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Behind the Halliburton investigation

Stephen Kohn, the attorney for Bunnatine Greenhouse, the Army Corps of Engineers chief contracting officer who went public last weekend with allegations that her agency unfairly awarded a Halliburton subsidiary no-bid contracts in Iraq, joined "Hardball with Chris Matthews" to talk about the role his client played in the whole matter.

The FBI has opened an investigation into whether the Pentagon improperly awarded no-bid contracts to Halliburton, the company Vice President Cheney led before joining the White House.

Bunnatine Greenhouse, the Army Corps of Engineers chief contracting officer, went public last weekend with allegations that her agency unfairly awarded a Halliburton subsidiary no-bid contracts in Iraq. Her attorney Stephen Kohn joined "Hardball with Chris Matthews" to talk about the role his client played in the whole matter.

CHRIS MATTHEWS, "HARDBALL" HOST: Who is Bunny Greenhouse?

STEPHEN KOHN, BUNNATINE GREENHOUSE'S LAWYER:  Bunny Greenhouse is the highest-ranking government, federal employee bureaucrat with final authority on contracts. Or one of the highest ranking. She's not political at all. 

MATTHEWS:  Now, what does she assert is being done wrongly here? What was wrong about this contract that was led to Halliburton? 

KOHN: Well, the allegations concerned the length of the contract, the fact that it was for five years. It concerns the renewal of the contracts. It concerns the integrity of the Army's contracting process. 

And let me tell you what was happening there—Bunny's job was to make sure that small businesses and minority-owned businesses could compete for contracts. When she would see problems in terms of the award of a contract, failure to follow regulations, things that may appear to be a bias or improprieties, it was her job to question it.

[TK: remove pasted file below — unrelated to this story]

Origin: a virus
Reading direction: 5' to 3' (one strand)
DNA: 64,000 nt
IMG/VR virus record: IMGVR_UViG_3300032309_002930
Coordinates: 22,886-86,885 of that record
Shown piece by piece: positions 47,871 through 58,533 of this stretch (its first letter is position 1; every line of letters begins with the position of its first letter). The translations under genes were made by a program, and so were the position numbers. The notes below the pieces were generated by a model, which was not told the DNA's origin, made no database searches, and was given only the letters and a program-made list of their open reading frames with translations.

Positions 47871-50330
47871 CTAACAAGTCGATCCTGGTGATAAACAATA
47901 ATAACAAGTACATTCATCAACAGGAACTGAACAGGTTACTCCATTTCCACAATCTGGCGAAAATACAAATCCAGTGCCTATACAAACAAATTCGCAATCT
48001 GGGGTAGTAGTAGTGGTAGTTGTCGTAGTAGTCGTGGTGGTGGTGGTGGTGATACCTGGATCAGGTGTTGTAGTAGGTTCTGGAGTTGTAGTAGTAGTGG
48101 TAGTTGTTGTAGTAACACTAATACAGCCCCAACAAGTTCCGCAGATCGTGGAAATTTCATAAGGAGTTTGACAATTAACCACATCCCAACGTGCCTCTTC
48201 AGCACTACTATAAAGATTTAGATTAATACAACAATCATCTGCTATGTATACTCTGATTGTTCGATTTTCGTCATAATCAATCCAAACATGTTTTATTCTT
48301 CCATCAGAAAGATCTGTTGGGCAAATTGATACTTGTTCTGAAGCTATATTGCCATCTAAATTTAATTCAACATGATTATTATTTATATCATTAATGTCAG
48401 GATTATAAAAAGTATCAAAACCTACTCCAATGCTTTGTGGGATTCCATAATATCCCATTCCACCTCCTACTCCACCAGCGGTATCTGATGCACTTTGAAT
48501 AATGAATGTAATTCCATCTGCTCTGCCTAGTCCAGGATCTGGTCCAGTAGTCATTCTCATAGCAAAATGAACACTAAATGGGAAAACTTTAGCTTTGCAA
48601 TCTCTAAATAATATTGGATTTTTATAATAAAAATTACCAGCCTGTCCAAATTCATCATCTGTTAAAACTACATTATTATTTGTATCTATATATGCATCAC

She did that.  And she reported it on the contracting documents where she would raise her concerns. She was ordered not to disclose that information on the contracting documents. If she didn't put it on those contracting documents, as they went up the chain of command, no one would know about the problems. 

MATTHEWS:  Who gave her that order, Steve?  Who was it in the Defense Department?

KOHN:  Her supervisors—I don't want to mention names, but that was the supervision, said you are not to write on the contracting documents. 

MATTHEWS:  Was the person who gave her that order not to provide that information, which you believe relevant to the decision making by the Pentagon, was that person a political appointee? 

KOHN:  I can't answer that question. 

MATTHEWS:  Let me ask you, the defense of the administration with regard to Halliburton and these huge contracts that it gets led, is that the jobs are so big, they require such economies of scale, that it would be simply a process—it wouldn't serve any useful purpose to have a bidding procedure? There's no other company as big as Halliburton that could actually compete with it. What do you say to that?

KOHN: Well, again, without responding on the merits, I will say that Bunny's job was to ensure that the regulations and rules were followed, and that there was fair competition. And she made disclosures that they weren't being followed. 

MATTHEWS: Why do you believe the FBI is acting on this allegation and beginning this investigation, right now, this week before the presidential election? Why are they acting now?

KOHN: I would certainly hope it is for the very reason why Bunny raised her concerns when she did. It doesn't matter. When you're a federal civil servant, you do your job. If it's the day before the election or four years or three years before an election, that should not enter the equation at all. You have a job to do, and you do it.